# [tex-live] fwd: \delta in overfull \hboxes screws up xterm

Wed Jul 14 13:17:46 CEST 2004

Hi!

David Kastrup wrote:

> Vladimir Volovich <vvv at vsu.ru> writes:
> > "DK" == David Kastrup writes:
> >
> >  >> Or at least, TeX's output to *terminal* should honor the locale's
> >  >> isprint() properties. All other output (to log files, \write,
> >  >> \special, etc) MAY use 8-bit, if one wants to, but there's no
> >  >> reason to insist on "pure 8-bit" for output to *terminal*.
> >
> >  DK> You mean, like AUCTeX which correlates the output of error
> >  DK> messages on the terminal with input lines?
> >
> >  DK> Sorry, but when TeX is running inside of a TeX shell (writing
> >  DK> into a pipe or pseudo terminal) there are valid reasons for
> >  DK> wanting 8bit throughput.  So while we don't want a _default_
> >  DK> print-through setting probably, we at least want an option to
> >  DK> have the terminal output go through.
> >
> >  DK> It is not sufficient here to just have the log file work out: if
> >  DK> I am using TeX in interactive mode, it is the terminal messages
> >  DK> that I have to analyze since they are up to date and flushed.
> >
> > Shouldn't you then better have correct locale (LC_CTYPE) setting on
> > onto terminal?
>
> LC_CTYPE is not a terminal setting,

Certainly, it's a locale setting, and user is supposed to set the
locale correctly while working in the terminal, in particular to
properly define which characters are printable.

Otherwise, if we ignore the locale setting when pringing to terminal,
we can get unreadable text and/or risk to change the terminal settings
in weird way, as happened in the case which opened thos thread.

> and you tell me what a correct LC_CTYPE setting for Windows, MacOSX,
> HP/UX, Linux, Solaris in various versions for a document including
> subchapters by different people written in utf8, latin1 and applemac
> input encoding would be, even if we stipulated that we wanted to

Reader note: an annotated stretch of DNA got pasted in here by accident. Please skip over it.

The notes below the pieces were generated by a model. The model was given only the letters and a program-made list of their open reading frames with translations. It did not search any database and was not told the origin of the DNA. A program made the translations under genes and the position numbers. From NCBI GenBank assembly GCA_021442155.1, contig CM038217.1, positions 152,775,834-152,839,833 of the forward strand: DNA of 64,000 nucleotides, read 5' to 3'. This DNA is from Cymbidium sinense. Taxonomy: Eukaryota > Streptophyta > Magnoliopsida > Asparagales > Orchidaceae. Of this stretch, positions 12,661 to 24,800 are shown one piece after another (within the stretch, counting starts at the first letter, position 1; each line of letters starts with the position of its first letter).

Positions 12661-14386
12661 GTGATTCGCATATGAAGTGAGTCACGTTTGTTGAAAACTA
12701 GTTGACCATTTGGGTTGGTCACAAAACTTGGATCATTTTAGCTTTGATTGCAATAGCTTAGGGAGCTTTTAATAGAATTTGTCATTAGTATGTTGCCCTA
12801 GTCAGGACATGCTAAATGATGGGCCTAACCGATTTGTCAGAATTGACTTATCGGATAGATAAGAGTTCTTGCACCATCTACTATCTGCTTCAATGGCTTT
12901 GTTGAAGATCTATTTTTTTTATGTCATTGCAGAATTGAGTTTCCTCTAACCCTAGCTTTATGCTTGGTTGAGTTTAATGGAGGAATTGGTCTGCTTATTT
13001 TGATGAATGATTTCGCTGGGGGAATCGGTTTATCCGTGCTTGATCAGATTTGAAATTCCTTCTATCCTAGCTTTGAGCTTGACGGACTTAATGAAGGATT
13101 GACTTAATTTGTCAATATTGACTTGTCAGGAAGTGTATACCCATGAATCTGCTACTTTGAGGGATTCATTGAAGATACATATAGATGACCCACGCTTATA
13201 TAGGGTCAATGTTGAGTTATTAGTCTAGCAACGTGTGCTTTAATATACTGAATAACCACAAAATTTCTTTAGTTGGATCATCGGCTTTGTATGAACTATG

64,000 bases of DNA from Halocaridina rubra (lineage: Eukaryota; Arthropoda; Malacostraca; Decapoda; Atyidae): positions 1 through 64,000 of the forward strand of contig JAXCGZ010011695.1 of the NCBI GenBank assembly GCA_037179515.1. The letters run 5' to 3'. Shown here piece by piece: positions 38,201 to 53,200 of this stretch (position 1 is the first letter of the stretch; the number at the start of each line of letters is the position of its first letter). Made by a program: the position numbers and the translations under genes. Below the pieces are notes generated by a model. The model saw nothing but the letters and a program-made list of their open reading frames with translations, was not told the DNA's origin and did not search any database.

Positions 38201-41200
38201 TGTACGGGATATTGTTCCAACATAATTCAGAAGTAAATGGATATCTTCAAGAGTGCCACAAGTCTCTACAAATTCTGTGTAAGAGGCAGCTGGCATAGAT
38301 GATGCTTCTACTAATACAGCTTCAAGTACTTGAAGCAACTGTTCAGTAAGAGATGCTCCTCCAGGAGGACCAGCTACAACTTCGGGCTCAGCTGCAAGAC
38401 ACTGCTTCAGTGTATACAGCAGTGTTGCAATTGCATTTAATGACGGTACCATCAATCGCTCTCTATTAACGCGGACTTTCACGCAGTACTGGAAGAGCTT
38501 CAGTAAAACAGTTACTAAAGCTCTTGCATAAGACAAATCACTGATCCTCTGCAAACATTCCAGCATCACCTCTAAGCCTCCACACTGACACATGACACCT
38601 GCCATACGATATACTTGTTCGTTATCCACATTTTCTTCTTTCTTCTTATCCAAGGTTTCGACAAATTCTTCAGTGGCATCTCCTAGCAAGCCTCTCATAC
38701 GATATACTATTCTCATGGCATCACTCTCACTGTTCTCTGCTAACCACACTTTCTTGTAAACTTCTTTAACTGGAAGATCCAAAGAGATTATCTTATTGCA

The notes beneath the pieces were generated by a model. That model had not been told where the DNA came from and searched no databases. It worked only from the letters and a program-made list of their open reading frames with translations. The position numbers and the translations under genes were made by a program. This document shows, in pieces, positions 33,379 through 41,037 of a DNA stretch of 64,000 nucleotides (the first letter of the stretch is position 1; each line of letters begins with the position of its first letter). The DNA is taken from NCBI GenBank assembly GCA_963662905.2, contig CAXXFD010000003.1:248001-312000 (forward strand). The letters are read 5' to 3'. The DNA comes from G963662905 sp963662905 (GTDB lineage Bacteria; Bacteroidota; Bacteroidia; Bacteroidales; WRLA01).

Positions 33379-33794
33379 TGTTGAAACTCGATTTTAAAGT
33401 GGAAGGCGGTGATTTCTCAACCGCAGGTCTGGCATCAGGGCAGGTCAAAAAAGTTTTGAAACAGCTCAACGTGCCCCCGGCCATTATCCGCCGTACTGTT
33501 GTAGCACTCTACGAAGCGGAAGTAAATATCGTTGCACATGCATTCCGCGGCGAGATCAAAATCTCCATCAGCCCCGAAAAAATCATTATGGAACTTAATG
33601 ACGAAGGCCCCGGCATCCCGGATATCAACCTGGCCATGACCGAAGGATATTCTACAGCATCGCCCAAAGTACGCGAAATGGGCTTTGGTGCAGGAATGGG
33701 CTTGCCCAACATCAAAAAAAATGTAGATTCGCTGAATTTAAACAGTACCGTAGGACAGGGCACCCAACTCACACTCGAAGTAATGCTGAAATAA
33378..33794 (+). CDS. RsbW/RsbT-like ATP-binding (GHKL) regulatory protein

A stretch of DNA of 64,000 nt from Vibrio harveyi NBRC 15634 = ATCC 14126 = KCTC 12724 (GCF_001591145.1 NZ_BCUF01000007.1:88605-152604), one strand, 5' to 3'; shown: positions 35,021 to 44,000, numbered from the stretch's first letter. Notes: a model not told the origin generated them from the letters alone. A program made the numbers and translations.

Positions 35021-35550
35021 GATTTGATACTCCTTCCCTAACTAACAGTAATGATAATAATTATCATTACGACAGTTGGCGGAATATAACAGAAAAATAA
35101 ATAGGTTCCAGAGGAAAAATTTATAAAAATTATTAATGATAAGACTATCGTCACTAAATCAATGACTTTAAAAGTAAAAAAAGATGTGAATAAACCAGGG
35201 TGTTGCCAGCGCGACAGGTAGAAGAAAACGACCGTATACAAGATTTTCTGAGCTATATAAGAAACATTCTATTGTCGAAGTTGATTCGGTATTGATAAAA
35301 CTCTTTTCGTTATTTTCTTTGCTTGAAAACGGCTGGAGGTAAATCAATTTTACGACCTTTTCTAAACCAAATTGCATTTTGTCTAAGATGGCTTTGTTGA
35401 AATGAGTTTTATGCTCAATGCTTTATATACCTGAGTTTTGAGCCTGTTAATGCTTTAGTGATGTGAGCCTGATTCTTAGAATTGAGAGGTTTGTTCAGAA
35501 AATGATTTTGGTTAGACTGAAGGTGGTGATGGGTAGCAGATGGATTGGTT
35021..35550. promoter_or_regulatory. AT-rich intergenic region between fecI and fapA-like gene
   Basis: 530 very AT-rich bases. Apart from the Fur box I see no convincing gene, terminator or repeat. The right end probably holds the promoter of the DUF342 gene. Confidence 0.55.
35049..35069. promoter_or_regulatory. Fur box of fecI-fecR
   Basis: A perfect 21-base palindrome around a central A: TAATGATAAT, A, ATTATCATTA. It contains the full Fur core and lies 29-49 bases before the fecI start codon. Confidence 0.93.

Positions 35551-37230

> goof around with the environment in the first place.

LC_CTYPE is independent of the encoding in which the document is
written. It's the property of the user's system (and depends, in
particular, on the character set acceptable on his terminal).

The TeX document which is being processed can be in completely
different encoding (e.g. it may come from other person who uses
another encoding or language), and has nothing to do with user's
locale.

The point is that TeX when writing to terminal should not print
unprintable characters for that particular terminal (doing otherwise
results in unreadable characters or messed-up terminal settings). And
information about printability of characters is contained in locale
settings.

> > And what is the point to have "full 8-bit output" to terminal, even
> > for all codes less than 32?
>
> ^^I is a valid input character.

Looking at tex.web, we see some arguments:

==================
@ The first 128 strings will contain 95 standard ASCII characters, and the
other 33 characters will be printed in three-symbol form like \.{\^\^A}'
unless a system-dependent change is made here. Installations that have
an extended character set, where for example |xchr[@'32]=@t\.{\'^^Z\'}@>|,
would like string @'32 to be the single character @'32 instead of the
three characters @'136, @'136, @'132 (\.{\^\^Z}). On the other hand,
even people with an extended character set will want to represent string
@'15 by \.{\^\^M}, since @'15 is |carriage_return|; the idea is to
produce visible strings instead of tabs or line-feeds or carriage-returns
or bell-rings or characters that are treated anomalously in text files.
==================

And what about most of the other characters with codes less than 32?
what is the point in writing them in "binary" form to the terminal?

Best,
v.

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